As the monsoon expected to start within the next month, International Organization for Migration (IOM) has warned that healthcare in the Rohingya camps is still inadequate to meet the needs of its sheltered people.
However, the situation on the ground has improved beyond recognition just eighteen months later, according to IOM Emergency Health Coordinator Dr Francis Tabu.Many of the bamboo clinics have been upgraded to pre-fabricated facilities and many more healthcare staffs have been brought on board.
At a health workshop to take stock of achievements and plan for the challenges ahead, Dr Tabu told the IOM health team that better feedback from the refugees and local communities was essential if they were to “up their game and improve the quality of services.”
“We need to encourage suggestions from patients and incentivize people to provide feedback to (IOM’s) Feedback and Information Centres,” he said.
IOM now has 45 doctors, 40 midwives, 31 nurses, as well as ambulance drivers and other ancillary staff working in both the camps and host communities. Over a million patients have received consultations at 11 IOM and nine IOM-supported government clinics since August 2017. Over 3,200 babies were successfully delivered in the first three months of this year.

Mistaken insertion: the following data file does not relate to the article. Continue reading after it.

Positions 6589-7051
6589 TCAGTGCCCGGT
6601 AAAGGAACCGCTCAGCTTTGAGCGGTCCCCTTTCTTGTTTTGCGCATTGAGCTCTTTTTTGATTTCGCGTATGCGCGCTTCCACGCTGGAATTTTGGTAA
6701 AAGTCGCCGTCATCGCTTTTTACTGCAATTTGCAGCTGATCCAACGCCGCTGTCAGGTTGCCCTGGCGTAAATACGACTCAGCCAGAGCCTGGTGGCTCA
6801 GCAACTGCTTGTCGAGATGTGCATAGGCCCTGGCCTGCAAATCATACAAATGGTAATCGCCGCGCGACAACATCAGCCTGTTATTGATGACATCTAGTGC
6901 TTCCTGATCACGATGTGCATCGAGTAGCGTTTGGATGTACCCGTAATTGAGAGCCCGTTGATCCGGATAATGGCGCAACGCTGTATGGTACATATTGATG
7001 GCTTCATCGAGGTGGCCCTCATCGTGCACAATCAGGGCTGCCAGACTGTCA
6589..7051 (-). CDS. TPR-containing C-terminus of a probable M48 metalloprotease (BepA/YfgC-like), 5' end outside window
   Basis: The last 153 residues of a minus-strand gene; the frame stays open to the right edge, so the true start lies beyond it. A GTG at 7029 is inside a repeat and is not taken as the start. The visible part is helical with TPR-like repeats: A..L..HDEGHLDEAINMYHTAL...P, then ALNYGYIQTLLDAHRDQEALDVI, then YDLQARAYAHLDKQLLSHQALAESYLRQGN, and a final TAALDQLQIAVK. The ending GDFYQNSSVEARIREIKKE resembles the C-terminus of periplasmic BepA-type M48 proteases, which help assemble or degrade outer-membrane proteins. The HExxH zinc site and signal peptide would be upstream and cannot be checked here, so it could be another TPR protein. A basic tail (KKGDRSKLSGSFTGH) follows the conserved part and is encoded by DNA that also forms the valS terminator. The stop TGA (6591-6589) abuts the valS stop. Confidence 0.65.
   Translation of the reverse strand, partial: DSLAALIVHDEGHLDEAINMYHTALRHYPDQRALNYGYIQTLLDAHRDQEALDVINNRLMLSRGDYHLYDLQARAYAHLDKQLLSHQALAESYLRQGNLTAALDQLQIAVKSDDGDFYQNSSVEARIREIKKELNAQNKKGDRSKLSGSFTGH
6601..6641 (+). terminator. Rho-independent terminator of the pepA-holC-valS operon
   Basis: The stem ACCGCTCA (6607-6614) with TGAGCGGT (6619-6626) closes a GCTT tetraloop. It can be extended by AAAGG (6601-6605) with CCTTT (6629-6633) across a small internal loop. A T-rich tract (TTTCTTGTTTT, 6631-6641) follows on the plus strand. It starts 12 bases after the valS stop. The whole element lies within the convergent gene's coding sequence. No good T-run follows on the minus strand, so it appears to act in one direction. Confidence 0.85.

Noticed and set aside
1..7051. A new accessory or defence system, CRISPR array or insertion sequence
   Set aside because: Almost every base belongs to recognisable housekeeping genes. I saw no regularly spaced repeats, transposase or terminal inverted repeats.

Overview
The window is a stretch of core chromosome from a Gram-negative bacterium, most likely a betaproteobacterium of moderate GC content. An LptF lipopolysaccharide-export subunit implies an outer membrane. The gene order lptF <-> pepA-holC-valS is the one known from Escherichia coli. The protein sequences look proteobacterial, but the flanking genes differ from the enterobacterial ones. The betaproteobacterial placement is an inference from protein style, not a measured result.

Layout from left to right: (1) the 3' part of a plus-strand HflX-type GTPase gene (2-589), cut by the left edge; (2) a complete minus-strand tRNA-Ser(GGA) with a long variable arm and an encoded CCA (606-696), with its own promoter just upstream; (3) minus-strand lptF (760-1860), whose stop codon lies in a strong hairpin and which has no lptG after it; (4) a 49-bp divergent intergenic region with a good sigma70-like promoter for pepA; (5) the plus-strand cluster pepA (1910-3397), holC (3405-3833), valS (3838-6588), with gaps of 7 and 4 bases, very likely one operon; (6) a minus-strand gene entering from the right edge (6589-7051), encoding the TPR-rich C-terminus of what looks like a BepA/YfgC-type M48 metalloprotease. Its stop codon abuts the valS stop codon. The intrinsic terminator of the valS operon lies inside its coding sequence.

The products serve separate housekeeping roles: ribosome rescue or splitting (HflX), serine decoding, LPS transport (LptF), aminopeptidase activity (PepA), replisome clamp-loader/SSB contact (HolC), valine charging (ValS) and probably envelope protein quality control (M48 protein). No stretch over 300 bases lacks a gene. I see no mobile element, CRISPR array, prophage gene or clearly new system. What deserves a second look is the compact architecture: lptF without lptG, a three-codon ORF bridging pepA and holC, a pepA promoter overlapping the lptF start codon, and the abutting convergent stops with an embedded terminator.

Dr. Samir Howlader, an IOM National Health Programme Officer shared his beginning experience, said that less than two years ago when most health services were delivered on foot or in rented ambulances to the hundreds of thousands of Rohingya refugees streaming into Bangladesh from Myanmar.
“There were effectively no facilities in August 2017 for the new arrivals,” he said, referring to the nearly one million Rohingyas who fled across the border to Cox’s Bazar.“Many of them had dysentery, diarrhea and respiratory tract infections. There were also burns, bullet wounds and other horrible injuries. It would have strained even an advanced health system.”